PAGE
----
The following example creates a text field that is 75% of the window.

$Textfield = [Terminal.Gui.Textfield]::new()
$Textfield.Width = [Terminal.Gui.Dim]::Percent(75)



The absolute layout system can be used by setting the X and Y properties of views. You can use the Pos class or simply set the properties to integers.

The following example positions a button to the 5 and 5 position.

$Button = [Terminal.Gui.Button]::New()
$Button.Text = "Hello"
$Button.X = 5
$Button.Y = 5


You can position views next to other views using relative positioning. There are methods for each aspect of a component. For example, you could place a text field to the right of a label. The following example does this.

$Label = [Terminal.Gui.Label]::New()
$Label.Text = 'User Name'
$Label.Width = 10 
$Label.Height = 1

$Textfield = [Terminal.Gui.Textfield]::New()
$Textfield.Width = 10
$Textfield.X = [Terminal.Gui.Pos]::Right($Label)


Events can be handled by assigning script blocks to event within controls. Controls have events for actions like clicks, keyboard presses, value changes and mouse movements.

Click Events

Click events can be assigning to the add_Click event handler on views. The most common view to have a click event handler on is a button.

The following example shows a message box when the button is clicked.

$Button = [Terminal.Gui.Button]::new()
$Button.Text = "Click Me"
$Button.add_Clicked({ [Terminal.Gui.MessageBox]::Query("Clicked!", "") })

Selection Events

Selection events can take place when a combo box or list view item is selected.

The following example updates a label when the selected item is changed in the list view.

$Label = [Terminal.Gui.Label]::new()
$Label.Width = 10
$Label.Height = 1

$ListView = [Terminal.Gui.ListView]::new()
$ListView.Y = [Terminal.Gui.Pos]::Bottom($Label)
$ListView.Width = 10
$ListView.Height = 10
$ListView.SetSource(@("Item1", "Item2", "Item3"))
$ListView.add_SelectedItemChanged({ $Label.Text = $ListView.SelectedItem })

Keyboard Events

Keyboard events can be gathered at various view levels. To listen to all key presses for a Window, you can assign the add_KeyPress event handler.

The following example updates a label based on the key pressed.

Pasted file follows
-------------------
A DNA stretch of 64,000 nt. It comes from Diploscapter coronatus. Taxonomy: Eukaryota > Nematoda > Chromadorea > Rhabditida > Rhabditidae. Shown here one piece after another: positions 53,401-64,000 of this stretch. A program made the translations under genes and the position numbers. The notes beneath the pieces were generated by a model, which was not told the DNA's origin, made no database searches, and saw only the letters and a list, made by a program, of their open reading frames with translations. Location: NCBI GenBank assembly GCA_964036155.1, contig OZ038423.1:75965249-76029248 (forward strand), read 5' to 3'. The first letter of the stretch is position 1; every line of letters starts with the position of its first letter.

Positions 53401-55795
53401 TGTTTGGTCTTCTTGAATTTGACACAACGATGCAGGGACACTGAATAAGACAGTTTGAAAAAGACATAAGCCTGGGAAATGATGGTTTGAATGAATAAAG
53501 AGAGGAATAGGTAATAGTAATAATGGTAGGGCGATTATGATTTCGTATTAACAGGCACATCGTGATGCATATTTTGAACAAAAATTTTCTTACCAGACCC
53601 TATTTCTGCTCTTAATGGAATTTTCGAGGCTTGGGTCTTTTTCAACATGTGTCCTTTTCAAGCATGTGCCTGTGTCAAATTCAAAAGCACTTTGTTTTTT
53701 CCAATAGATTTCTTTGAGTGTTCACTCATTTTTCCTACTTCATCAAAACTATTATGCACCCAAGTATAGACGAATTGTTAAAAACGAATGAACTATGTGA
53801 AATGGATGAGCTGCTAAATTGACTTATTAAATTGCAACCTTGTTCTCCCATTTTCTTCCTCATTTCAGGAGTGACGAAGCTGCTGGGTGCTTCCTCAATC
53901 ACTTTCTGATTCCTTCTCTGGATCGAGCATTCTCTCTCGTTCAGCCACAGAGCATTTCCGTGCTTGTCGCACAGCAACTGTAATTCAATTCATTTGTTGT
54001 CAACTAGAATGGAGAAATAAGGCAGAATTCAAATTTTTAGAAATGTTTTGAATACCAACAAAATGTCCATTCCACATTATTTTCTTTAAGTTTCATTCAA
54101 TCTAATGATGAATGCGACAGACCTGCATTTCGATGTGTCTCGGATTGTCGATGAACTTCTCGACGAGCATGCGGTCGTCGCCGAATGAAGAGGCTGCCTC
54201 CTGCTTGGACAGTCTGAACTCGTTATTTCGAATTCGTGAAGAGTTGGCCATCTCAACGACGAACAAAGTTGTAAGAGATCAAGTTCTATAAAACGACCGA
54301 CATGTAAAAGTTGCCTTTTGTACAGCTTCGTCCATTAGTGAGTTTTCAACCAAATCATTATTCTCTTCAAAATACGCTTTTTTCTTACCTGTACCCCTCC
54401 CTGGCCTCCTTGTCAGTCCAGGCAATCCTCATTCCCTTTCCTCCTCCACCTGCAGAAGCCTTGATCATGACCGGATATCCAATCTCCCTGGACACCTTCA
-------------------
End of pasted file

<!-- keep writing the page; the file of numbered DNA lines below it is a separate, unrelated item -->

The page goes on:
$Label = [Terminal.Gui.Label]::new()
$Label.Width = 10
$Label.Height = 1

$Window.add_KeyPress({ param($arg) $Label.Text = $arg.KeyEvent.Key.ToString() })


Much like other display technologies, Terminal.Gui relies on a main thread loop to draw items. Event handlers that are long running will prevent the TUI from rendering and it will appear to freeze when something is happening. You can take advantage of threading to run processes in the background while allowing the UI to stay interactive.

Asynchronous Execution

In the following example, we run a background thread job to prevent the event handler from blocking the main thread. This is using the ThreadJob module. Within our job, we need to call MainLoop.Invoke to ensure that the UI can be updated from the background thread.

We have another button that we can try to invoke to ensure that the UI is still responsive.

$Label = [Terminal.Gui.Label]::new()
$Label.Text = "0"
$Label.Height = 1
$Label.Width = 20

$Button = [Terminal.Gui.Button]::new()
$Button.X = [Terminal.Gui.Pos]::Right($Label)
$Button.Text = "Start Job"
   Start-ThreadJob { 
        $bgLabel = $args[0]
        1..100 | ForEach-Object {
            $Item = $_
            [Terminal.Gui.Application]::MainLoop.Invoke({ $bgLabel.Text = $Item.ToString() }) 
            Start-Sleep -Milliseconds 1000
   } -ArgumentList $Label


$Button2 = [Terminal.Gui.Button]::new()
$Button2.X = [Terminal.Gui.Pos]::Right($Button)
$Button2.Text = "Do I work?"
    [Terminal.Gui.MessageBox]::Query("Still workin'", "")



You can set timers to run on an interval and update the UI whenever they are triggered. The below example schedules a timer that updates a label every second.

$Label = [Terminal.Gui.Label]::new()
$Label.Text = "0"
$Label.Height = 1
$Label.Width = 20

[Terminal.Gui.Application]::MainLoop.AddTimeout([TimeSpan]::FromSeconds(1), { $Label.Text = (Get-Date).ToString() } );


PowerShell Pro Tools provides a TUI Designer to allow you to visually create interfaces. You can drag and drop controls on the designer surface and set properties of those controls via a property window. The designer generates PowerShell script based on the visually designed TUI.

You can learn more about the designer on our documentation page.


Terminal based user interfaces provide a simple alternative to building basic UIs over your scripts. You can easily integrate them with your existing PowerShell scripts and take advantage of tools like the PowerShell Pro Tools TUI Designer to get started faster.